International Journal of Business and Social Science

ISSN 2219-1933 (Print), 2219-6021 (Online) DOI: 10.30845/ijbss

Poverty in Retirement: The Long-Term Impact of Rising Economic Inequality
David W. Rasmussen

The dramatic decline in poverty after 1960 among households 65 and over is about to be reversed. The labor market is being hollowed out as employment growth is concentrated in high and low wage occupations. This rising inequality will cause an increasing portion of households to be less prepared for retirement as they approach age 65: they will have saved less, have diminished access to defined benefit pension plans, and face smaller social security benefits due to lower life-time earnings even if the system can sustain current benefit levels. Prospects of lower saving in the context of declining defined benefit pension plan coverage indicates that Social Security will be even more important in the future. Instead of attempting to fix the system to sustain current benefit levels, reforms should account for this new reality.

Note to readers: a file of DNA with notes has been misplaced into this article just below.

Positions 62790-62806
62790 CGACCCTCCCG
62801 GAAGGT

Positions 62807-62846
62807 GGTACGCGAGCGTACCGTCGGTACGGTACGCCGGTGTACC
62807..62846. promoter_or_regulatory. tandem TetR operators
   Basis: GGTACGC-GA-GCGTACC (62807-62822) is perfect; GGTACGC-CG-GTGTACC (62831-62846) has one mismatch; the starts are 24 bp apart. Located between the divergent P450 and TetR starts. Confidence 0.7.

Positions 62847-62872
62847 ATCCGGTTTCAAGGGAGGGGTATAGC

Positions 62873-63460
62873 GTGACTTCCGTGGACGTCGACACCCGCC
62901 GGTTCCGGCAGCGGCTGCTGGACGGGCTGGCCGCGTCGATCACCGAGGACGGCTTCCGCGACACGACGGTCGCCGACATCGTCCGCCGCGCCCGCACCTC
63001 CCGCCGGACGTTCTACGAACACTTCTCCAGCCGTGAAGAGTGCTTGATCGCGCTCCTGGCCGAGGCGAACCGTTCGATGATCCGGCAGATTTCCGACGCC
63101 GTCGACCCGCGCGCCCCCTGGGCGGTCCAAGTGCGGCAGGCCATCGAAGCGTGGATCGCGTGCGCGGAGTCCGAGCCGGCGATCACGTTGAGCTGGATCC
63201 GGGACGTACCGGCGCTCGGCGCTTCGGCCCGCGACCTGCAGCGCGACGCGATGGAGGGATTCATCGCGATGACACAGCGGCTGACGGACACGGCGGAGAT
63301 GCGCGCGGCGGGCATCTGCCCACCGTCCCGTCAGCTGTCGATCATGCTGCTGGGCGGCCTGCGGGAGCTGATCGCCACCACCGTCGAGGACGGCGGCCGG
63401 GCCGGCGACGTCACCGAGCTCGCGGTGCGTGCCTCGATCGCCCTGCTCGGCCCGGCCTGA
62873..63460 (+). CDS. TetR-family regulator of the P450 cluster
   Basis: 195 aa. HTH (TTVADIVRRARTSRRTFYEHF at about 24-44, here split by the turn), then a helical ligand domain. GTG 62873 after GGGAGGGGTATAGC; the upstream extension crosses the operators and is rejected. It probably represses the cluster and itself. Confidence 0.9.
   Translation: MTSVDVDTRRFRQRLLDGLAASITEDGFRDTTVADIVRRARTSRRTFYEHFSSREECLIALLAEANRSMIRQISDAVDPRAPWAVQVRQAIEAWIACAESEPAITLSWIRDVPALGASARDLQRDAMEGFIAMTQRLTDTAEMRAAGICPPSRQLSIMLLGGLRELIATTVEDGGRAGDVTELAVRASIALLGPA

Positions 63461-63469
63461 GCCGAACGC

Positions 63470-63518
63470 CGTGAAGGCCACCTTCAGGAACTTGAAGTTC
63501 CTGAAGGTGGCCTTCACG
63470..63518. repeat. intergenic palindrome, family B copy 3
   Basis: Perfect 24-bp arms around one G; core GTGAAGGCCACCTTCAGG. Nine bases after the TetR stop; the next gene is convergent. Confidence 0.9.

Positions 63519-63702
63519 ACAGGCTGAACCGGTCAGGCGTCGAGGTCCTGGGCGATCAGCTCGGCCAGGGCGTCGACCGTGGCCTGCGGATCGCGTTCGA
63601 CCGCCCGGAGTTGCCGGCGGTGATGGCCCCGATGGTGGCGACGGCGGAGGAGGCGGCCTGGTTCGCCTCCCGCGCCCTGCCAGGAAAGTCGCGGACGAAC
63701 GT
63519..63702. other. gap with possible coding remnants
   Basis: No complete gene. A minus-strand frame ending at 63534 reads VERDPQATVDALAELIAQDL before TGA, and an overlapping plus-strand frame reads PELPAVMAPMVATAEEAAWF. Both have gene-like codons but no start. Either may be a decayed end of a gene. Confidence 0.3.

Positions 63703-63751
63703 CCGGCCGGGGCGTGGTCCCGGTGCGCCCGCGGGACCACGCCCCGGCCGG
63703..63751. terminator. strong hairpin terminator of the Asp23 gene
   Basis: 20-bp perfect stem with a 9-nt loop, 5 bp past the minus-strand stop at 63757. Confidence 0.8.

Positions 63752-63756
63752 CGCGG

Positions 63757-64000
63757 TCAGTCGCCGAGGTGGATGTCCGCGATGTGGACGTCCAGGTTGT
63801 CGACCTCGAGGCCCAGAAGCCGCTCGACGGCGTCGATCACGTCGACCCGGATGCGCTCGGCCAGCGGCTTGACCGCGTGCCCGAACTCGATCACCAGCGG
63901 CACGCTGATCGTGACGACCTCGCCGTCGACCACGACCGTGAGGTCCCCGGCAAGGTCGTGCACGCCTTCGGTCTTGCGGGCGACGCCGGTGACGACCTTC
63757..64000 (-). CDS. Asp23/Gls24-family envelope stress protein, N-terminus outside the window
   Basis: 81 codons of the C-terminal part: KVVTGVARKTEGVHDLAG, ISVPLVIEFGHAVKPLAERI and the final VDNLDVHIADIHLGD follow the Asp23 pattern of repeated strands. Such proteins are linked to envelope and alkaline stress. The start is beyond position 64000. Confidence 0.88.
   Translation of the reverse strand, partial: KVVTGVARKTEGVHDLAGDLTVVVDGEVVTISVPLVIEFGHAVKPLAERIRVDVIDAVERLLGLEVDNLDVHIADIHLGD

Full Text: PDF